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New TRiO Funding for Underrepresented Students


The University of Colorado Denver TRiO program has been awarded a five-year, $1.1 million grant from the U.S. Department of Education for the Ronald E. McNair Post-Baccalaureate Achievement Program (McNair program). Beginning this fall, TRiO now supports two programs—the original TRiO Student Support Services (TRiO SSS) and the new McNair program.

Support for future doctoral students

The McNair program is designed to encourage low-income students and minority undergraduates to consider teaching careers in higher education as well as prepare them for doctoral study. Students who participate in this program are provided with research opportunities and faculty mentors.

Currently, there are 151 projects across the country serving more than 4,300 students. According to recent performance data, in 2013-14, 69 percent of McNair participants who graduated in 2010 - 2011 were enrolled in graduate school.

Student qualifications

​The recruitment of CU Denver juniors and seniors to participate in the new program will begin soon. To be considered, the students must have an end goal of pursuing a research-based PhD or EdD and have a 3.0 grade point average or better. And, while there will be an emphasis on recruiting students in STEM disciplines, the opportunity won’t be limited to just that one student population.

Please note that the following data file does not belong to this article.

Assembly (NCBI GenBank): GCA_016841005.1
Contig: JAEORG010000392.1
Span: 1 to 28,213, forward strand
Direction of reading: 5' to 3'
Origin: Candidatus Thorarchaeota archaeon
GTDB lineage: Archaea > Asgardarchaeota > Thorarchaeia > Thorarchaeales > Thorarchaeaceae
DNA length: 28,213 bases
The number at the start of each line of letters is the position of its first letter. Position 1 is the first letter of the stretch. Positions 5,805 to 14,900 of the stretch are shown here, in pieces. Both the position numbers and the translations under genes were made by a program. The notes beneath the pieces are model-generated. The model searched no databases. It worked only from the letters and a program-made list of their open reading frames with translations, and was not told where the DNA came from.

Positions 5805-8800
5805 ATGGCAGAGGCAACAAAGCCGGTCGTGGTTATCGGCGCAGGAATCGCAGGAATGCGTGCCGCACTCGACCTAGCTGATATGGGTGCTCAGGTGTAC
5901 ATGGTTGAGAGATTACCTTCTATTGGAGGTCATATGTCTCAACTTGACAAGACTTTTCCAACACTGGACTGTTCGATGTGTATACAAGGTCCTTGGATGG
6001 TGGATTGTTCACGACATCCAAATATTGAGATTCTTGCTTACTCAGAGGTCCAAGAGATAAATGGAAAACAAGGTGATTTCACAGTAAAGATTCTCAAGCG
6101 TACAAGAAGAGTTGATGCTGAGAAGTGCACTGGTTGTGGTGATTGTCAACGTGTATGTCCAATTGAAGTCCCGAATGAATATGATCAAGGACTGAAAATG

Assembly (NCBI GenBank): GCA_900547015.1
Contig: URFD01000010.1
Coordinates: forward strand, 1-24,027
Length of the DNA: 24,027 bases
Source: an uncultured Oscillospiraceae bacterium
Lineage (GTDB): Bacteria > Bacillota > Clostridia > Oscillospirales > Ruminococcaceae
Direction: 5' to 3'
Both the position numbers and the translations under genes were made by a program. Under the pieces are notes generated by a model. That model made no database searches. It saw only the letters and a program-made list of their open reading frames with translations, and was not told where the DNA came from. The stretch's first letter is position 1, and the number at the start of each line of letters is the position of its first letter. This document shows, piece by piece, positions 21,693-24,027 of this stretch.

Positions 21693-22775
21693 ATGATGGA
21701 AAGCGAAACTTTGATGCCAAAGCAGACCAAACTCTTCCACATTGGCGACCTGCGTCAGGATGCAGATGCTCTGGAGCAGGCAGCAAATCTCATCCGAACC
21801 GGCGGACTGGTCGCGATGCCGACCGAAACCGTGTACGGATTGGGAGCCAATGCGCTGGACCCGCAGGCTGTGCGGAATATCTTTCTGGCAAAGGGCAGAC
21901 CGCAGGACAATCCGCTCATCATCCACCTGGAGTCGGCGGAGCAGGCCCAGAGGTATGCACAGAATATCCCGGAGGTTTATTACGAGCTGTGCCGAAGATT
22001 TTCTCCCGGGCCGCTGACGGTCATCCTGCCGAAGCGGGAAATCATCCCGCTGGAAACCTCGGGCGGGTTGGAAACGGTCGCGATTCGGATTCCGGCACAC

TRiO Director Teresa De Herrera is serving as the Director and Principal Investigator of
the McNair Program at CU Denver and says the grant will fund 25 low-income, first-generation and/or underrepresented minority students each year. She invites the faculty to participate in the student recruitment process and as McNair scholar mentors.


Campus partners and support

“The McNair Program will work with many campus partners including the Experiential Learning Center, the Learning Resource Center and undergraduate research programs to provide rigorous yet supportive training for entrance and completion of doctoral study,” De Herrera said. “The services we’ll offer to STEM students specifically are designed to increase the rate of science, technology, engineering and math doctorates awarded to those groups which are underrepresented in graduate education.”

Department of Education

The McNair program is part of the Department of Education’s TRiO program, a series of federally-funded programs established by Congress in 1965 to help first-generation, low-income Americans enter college, graduate and go on to make contributions in their chosen fields.

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